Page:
Increasing global demand for graphite
The Kearney Mine in Ontario is the largest confirmed graphite resource in North America
There are a few materials that make the global shift towards sustainability possible, although not everyone immediately realizes their importance. The demand is continuously increasing for materials like graphite, lithium, copper, nickel and cobalt. Graphite has a host of applications, including batteries in electric vehicles as well as storage cells for renewable grids.
Graphite is not graphite
The challenge lies in conveying the importance of graphite to the public and potential investors.
“It takes a little bit of time and training to understand graphite and its importance,” said Tom Burkett, chief executive officer of Ontario Graphite. “That’s the difficulty with the graphite industry—getting people to understand that graphite is not graphite is not graphite.”
The first distinction is natural versus synthetic graphite. Synthetic graphite is not considered environmentally friendly, while natural graphite is. Then, natural graphite is divided between amorphous, high crystalline and flake. Each type of graphite has a different use.
Diving into the applications of graphite, there are the obvious uses in batteries. “It has a very high storage capability, and its energy density is critical to getting the power you need from lithium batteries,” Burkett said. The unique properties of graphite have made it useful elsewhere as well. It has a high temperature resistance, chemical resistance and thermal conductivity.
In terms of a graphite deposit, Burkett said there is a misunderstanding here as well. “You’ll hear people talk about their graphite deposit like they do in the gold industry. In the gold industry, you talk about your deposit in terms of grade or what percentage of gold you have,” he said. With gold, a higher percentage is obviously better. Due to the variety of graphite deposits and their associated variety of applications, 15 per cent graphite isn’t necessarily any better than two per cent graphite.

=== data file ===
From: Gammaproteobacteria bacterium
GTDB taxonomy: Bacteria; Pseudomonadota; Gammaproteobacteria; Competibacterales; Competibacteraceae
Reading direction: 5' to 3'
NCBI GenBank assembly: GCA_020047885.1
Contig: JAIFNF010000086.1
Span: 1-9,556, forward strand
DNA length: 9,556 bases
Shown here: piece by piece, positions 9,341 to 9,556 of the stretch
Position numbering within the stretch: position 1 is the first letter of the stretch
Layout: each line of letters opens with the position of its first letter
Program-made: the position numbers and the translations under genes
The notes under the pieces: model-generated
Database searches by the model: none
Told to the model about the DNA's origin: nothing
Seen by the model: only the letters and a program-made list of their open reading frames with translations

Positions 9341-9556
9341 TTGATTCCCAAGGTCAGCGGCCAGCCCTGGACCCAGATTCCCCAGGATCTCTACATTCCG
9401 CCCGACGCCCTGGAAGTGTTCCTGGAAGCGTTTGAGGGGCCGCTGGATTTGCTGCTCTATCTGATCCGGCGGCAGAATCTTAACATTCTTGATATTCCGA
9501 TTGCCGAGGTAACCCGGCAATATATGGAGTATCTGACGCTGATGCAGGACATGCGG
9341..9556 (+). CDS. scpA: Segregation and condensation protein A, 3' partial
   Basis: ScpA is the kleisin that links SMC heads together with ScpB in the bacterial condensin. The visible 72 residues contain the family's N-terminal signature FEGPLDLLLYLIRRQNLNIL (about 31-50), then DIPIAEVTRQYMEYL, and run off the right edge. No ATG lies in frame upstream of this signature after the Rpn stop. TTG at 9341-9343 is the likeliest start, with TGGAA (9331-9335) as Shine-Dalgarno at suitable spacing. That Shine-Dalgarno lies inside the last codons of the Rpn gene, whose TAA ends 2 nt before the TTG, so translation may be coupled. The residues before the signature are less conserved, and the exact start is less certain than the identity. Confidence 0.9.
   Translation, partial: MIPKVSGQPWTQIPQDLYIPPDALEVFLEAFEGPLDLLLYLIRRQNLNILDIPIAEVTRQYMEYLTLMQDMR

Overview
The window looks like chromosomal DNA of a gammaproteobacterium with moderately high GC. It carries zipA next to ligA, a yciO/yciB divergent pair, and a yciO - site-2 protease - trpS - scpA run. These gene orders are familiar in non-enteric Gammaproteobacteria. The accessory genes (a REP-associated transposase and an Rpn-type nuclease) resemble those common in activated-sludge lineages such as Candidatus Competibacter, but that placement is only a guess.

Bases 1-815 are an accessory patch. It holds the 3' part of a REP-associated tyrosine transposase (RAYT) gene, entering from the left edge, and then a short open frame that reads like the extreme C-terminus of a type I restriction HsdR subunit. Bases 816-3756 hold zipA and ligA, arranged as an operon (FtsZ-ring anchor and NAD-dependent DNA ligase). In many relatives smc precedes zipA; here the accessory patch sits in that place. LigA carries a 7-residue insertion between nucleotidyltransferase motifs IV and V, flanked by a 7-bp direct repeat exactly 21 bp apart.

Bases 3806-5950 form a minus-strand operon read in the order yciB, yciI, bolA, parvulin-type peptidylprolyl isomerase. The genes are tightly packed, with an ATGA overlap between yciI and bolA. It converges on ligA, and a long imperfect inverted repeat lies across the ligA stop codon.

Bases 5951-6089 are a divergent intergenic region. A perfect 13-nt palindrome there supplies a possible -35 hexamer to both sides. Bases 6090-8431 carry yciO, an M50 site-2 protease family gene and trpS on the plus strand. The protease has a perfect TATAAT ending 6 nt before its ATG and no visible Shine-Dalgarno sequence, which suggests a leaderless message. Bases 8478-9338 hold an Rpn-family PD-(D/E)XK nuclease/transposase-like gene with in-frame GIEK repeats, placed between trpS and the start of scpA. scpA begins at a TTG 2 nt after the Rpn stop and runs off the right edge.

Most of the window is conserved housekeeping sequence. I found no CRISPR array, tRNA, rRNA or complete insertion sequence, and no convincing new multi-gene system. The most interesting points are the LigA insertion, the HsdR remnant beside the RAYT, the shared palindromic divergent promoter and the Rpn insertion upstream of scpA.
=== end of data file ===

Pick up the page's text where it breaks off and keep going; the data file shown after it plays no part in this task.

The Kearney Mine
The Kearney Mine in the Town of Kearney, Ontario, is the largest confirmed graphite resource in North America and one of the largest deposits outside of China and North Korea. The type of graphite is important to note as well. Different sizes of graphite flakes target entirely different markets, further showcasing that graphite is not graphite across all mines.
“We have a fair percentage that is on the smaller size to go into batteries. We also have these very large flakes that would go into the new applications that are what I call premium applications,” Burkett said.
The mine has a 30-year predicted life with 43.5 million tonnes of measured and indicated resources, and 12.3 million tonnes of inferred resources, primarily large-flake natural graphite. A mine of this size—and the production it has shown—will put Canada on the map regarding the global supply for graphite. Approximately half of the material in the mine is very-large-flake graphite and larger.
Burkett is tasked with the goal of helping potential investors understand the various applications of the different sizes of graphite flakes and, therefore, the potential of the Kearney Mine in the global market. The company is currently raising capital to complete construction and move into production at the Kearney Mine. “We have local support from people because this mine was running before, and we are just trying to get it up and running again,” Burkett said.
The Kearney Mine will not only produce an environmentally friendly material, but Ontario Graphite is doing everything it can to operate the mine with environmental stewardship as the priority. “The mine sat for years with no real critical stewardship over the mine, so that is something the nearby communities rightfully worry about,” said Burkett. “Long term, we want to be sure that we protect the environment” at the same time as supporting clean technology and promoting Canada as a player in the industry.
Canada in global cleantech
Canadians should be paying attention to projects like the Kearney Mine. With the shift to renewables comes the demand for the materials required to create sustainable systems. “The whole world is moving towards sustainable and renewable energy. From the Ontario standpoint, there are materials that are critical to this industry,” Burkett said.
To keep up with the shift and set Canada up as a cleantech player on a global scale, pursuing projects like graphite is a step in the right direction. Also considering the location of these kinds of materials in the past, participating in a global market will help Canada become more independent.
“I don’t think the world wants to depend on China for everything,” said Burkett. “The world as a whole needs to look at this strategically because we all need to manage and build our own systems. We should be interdependent in certain aspects, but we don’t want to be dependent on others.”